Graphic Nonfiction Review: Paying the Land by Joe Sacco
Posted on January 12, 2021 at 9:56 am by Gene Ambaum
Paying the Land by Joe Sacco. Metropolitan Books, 2020. 9781627799034. 272pp.
Sacco (Footnotes in Gaza, Palestine, Safe Are Gorazde) heads north from Yellow Knife into Canada’s Northwest Territories in a borrowed truck with his guide, Shauna. They travel to places that can only be accessed on winter roads when the ground is frozen. There Sacco meets and interviews many of the Dene. “”Dene means ‘the People’ and in Canada’s North the term refers to the related group of First Nations whose culture is rooted in the land.”
In Tulit’a, they find a small town of 600 where the oil boom is on pause. Unemployment is high. It’s clear there are folks on all sides of the resource extraction issue, and that this community (and others he visits) are dealing with the history of the territory and what was done to their people, from the Catholic Church to the residential schools and the abuse (substance, physical, sexual) that is still rampant. But there are people who remember living a subsistence lifestyle, and others who see what living on the land once meant and what it might mean to do so again.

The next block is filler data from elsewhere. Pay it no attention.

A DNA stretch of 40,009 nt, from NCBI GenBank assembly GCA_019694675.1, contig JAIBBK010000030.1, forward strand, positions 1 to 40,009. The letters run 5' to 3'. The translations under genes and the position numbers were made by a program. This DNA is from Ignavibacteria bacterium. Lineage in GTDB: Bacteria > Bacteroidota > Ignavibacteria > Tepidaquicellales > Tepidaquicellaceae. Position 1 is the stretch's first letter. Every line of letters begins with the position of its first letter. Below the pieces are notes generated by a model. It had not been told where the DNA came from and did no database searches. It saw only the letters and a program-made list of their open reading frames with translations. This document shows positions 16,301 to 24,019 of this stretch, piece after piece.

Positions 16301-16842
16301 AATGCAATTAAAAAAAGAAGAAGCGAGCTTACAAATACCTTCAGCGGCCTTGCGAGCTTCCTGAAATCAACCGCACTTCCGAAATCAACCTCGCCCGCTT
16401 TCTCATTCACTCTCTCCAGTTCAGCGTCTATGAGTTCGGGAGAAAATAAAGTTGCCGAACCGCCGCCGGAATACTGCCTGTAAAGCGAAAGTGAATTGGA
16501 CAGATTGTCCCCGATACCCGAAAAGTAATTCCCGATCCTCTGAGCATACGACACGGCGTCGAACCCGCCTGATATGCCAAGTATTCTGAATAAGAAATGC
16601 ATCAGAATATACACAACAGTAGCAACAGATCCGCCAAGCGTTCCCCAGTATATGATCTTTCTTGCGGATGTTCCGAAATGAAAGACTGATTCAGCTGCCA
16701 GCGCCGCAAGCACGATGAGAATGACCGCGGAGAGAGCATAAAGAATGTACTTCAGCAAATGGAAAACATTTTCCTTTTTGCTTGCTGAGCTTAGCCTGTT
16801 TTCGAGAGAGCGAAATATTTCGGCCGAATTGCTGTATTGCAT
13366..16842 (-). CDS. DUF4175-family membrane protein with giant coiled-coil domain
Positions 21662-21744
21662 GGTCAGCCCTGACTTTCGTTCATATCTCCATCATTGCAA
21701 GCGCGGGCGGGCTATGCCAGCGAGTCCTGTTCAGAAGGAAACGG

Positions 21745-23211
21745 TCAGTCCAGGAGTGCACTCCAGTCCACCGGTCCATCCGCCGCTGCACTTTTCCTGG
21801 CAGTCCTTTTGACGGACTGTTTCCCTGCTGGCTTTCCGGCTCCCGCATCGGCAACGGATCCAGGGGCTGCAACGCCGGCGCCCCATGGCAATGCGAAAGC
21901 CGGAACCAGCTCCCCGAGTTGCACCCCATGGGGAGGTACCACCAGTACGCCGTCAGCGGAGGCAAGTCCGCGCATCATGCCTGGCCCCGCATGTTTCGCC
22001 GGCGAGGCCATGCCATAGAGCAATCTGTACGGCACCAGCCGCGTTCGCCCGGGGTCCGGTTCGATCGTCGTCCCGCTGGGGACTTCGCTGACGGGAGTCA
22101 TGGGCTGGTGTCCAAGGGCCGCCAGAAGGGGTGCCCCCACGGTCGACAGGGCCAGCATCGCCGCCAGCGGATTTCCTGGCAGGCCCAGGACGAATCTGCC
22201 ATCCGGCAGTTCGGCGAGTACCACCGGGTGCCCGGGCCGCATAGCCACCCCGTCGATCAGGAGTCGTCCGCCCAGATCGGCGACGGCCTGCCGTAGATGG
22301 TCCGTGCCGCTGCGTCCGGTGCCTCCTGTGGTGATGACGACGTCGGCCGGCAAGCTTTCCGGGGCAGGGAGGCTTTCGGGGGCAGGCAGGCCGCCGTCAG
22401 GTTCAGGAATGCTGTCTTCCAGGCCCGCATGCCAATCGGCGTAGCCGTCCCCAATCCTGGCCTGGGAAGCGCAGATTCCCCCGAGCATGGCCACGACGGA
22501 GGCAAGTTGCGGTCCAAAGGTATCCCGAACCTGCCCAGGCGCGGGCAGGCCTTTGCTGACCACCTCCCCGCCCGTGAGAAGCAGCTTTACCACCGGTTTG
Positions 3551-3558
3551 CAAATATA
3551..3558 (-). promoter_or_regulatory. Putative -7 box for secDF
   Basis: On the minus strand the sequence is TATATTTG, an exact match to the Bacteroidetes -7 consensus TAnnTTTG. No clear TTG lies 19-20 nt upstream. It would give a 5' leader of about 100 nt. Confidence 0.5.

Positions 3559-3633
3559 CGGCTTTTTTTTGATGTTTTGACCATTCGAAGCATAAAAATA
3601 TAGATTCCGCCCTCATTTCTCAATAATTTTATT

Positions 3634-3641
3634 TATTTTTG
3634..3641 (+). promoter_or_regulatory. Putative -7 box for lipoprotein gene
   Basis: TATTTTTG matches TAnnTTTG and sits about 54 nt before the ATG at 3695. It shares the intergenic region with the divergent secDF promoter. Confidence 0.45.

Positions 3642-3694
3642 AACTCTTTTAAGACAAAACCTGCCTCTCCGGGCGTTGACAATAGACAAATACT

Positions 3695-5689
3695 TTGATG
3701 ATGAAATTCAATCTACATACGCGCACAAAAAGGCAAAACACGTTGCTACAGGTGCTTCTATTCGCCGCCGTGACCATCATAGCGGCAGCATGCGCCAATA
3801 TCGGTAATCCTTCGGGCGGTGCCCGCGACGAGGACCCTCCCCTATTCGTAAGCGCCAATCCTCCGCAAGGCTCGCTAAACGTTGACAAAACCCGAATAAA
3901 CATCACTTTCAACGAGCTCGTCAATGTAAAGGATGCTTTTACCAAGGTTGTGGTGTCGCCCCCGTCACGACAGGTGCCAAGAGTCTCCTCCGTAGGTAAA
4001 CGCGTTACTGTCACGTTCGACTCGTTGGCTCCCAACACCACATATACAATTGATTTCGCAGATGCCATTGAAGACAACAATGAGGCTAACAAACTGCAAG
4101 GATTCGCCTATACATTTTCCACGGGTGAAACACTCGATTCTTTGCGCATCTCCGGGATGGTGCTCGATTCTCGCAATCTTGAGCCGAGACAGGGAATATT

“Unmooring the indigenous people — in fact, erasing the essence of their indigeneity — was long Canada’s official policy.” And now the Dene are trying to get justice for themselves and their communities. Opinions vary from community to community, and from person to person, on the best way forward. Handouts and government aid seem to have many downsides, but the government is the most reliable employer in many areas. It’s clear that many find power in connecting with their ancestors and the way they lived, and in feeling that they have something to offer to their communities both in the present and the future.
As always, Sacco draws himself into his book. One of my favorite parts of an otherwise heavy work of graphic nonfiction is a light moment when he refers to himself as Joe of the North, as he tries to drag a fishing net from beneath a frozen lake. Mostly he’s here as a listener and a recorder, helping us get to know the folks he speaks with by drawing and quoting them with a level of care I see in nowhere else. If Sacco took the time to put someone into one of his books they are important; I know they’re worth listening to. (This book, like Sacco’s other nonfiction, begs to be read again and again.)